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Plot the power spectral density using Matplotlib – Python

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  • Last Updated : 05 Jul, 2022
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matplotlib.pyplot.psd() function is used to plot power spectral density. In the Welch’s average periodogram method for evaluating power spectral density (say, Pxx), the vector ‘x’ is divided equally into NFFT segments. Every segment is windowed by the function window and detrended by the function detrend. The overlap between segments is given by ‘noverlap’. The |fft(i)|*2 of every segment ‘i’ are averaged together to compute P, with buffered scaling to correct for the power loss due to windowing.

Note: If len(x) < NFFT, it will be zero with NFFT padding.

Syntax: matplotlib.pyplot.psd(x, NFFT=None, Fs=None, Fc=None, detrend=None, window=None, noverlap=None, pad_to=None, sides=None, scale_by_freq=None, return_line=None, *, data=None, **kwargs)


  1. x: It is a required parameter of 1D array or a sequence containing data 
  2. Fs: This is a required parameter that has a scalar value and has a default value of 2. Its value is the sampling frequency (samples per time unit). This value is used to calculate Fourier frequencies, freqs, in cycles per unit time. 
  3. window: This is a callable N-D array which is generally a function or a vector of NFFT length. Its default value is window_hanning. When a function is passed as a parameter/argument, it takes a data segment as an argument and returns the windowed version of the segment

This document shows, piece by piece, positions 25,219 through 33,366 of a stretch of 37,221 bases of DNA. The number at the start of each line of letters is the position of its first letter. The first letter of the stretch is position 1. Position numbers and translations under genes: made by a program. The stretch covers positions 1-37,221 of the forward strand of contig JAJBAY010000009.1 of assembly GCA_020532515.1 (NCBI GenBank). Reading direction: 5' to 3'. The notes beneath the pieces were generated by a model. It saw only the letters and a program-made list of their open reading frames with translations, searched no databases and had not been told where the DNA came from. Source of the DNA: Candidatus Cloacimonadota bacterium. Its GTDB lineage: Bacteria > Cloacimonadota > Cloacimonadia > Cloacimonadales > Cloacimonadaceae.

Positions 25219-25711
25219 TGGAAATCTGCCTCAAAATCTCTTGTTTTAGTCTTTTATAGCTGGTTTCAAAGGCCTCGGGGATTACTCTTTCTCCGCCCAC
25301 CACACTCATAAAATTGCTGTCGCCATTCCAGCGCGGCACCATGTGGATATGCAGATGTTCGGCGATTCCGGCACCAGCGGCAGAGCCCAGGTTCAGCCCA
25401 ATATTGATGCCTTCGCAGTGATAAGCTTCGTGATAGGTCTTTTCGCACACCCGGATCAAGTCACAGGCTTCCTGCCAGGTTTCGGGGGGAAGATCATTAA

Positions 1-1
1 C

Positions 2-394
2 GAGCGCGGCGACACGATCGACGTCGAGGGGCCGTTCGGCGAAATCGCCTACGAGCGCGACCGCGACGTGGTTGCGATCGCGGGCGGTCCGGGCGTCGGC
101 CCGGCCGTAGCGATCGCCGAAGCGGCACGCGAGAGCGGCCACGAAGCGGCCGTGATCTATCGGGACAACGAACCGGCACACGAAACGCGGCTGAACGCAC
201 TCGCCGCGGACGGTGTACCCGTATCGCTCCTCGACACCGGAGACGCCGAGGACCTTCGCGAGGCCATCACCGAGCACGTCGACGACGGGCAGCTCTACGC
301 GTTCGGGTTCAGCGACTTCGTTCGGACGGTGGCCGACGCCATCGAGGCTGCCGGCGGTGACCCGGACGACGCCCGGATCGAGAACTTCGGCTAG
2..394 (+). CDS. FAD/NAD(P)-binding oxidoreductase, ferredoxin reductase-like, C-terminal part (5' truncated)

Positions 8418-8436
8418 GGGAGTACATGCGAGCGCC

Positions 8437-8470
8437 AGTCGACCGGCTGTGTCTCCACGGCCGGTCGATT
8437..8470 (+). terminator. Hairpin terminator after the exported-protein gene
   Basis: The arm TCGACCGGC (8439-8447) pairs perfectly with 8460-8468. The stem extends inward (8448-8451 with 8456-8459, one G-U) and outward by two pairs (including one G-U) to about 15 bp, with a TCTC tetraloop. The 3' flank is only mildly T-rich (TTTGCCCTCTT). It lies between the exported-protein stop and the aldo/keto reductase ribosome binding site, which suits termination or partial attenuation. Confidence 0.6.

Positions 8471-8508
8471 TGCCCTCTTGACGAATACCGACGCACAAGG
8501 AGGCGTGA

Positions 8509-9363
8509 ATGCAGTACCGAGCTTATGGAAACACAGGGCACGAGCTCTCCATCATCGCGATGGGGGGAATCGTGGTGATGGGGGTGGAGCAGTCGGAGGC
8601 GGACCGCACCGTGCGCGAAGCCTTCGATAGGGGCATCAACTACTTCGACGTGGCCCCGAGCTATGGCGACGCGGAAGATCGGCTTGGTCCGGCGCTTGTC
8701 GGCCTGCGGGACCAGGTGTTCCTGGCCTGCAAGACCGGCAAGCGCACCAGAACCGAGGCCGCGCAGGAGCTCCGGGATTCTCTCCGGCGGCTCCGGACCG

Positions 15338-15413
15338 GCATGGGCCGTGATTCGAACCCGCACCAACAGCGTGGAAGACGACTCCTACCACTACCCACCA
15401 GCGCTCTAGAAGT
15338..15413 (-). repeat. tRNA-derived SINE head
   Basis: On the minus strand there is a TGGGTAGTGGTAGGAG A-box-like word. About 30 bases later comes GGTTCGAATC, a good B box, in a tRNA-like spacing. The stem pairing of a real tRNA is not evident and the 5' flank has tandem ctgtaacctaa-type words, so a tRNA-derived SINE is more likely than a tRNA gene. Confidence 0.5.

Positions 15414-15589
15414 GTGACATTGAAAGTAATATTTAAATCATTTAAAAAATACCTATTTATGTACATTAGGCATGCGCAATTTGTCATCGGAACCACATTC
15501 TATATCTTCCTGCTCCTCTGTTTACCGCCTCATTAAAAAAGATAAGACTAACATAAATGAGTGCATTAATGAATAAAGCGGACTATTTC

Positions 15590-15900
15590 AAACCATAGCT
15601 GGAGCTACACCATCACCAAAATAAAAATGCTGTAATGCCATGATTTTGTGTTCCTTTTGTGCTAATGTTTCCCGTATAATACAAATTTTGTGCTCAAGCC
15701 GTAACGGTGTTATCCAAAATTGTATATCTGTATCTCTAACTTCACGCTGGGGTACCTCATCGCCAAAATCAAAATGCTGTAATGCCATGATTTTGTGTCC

4. sides: This parameter can have one of the three values namely ‘default’, ‘oneside’ or ‘twoside’. This is used for specifying which sides of the spectrum is to be returned. the ‘default’ gives its default behavior, which returns one-sided for real data and both for complex data. The ‘oneside’ value is used to force return a one-sided spectrum whereas the ‘twoside’ value is to return the two-sided spectrum. 
  5. >pad_to: This parameter holds an integer value tat represents the number of points on which the data segment is padded while performing the FFT. It is important to note that this is different from NFFT, which sets the number of data points used. This can give more points on the plot without increasing the actual resolution of the spectrum (the minimum distance between the resolvable peaks) allowing for more detail. This also corresponds to ‘n’ parameter in the call of fft(). Its default value is None that sets the pad_to equal to NFFT. 
  6. .NFFT: It holds an integer value representing the number of data points used in each block for FFT. The most efficient is the power of 2. Its default value is 256. Using this to get zero paddings must be avoided as it may result in incorrect scaling of the results, instead, pad_to is to be used for the same purpose. 
  7. detrend: It can accept three values namely ‘none’, ‘mean’, ‘linear’ or a callable and has default value as ‘none’.This function is designed to remove the mean or linear trend before fft-ing of each segment. The detrend in Matplotlib is a function unlike the detrend in MATLAB where it is a vector. The ‘detrend_none’, ‘detrend_mean’ and ‘detrend_linear’ are defined by the mlab module, but one can use custom function too. Strings can also choose a function. The ‘none’ calls ‘detrend_none’, the ‘linear’ calls ‘detrend_linear’ and the ‘mean’ calls the ‘detrend_mean’. 
  8. scale_by_freq: It is an optional argument that accepts a boolean value. It is used to specify whether the resulting density should be scaled by scaling the frequency. This would give the density in units of Hz^-1. This makes integration over the returned frequency values. The default for MATLAB compatibility is True.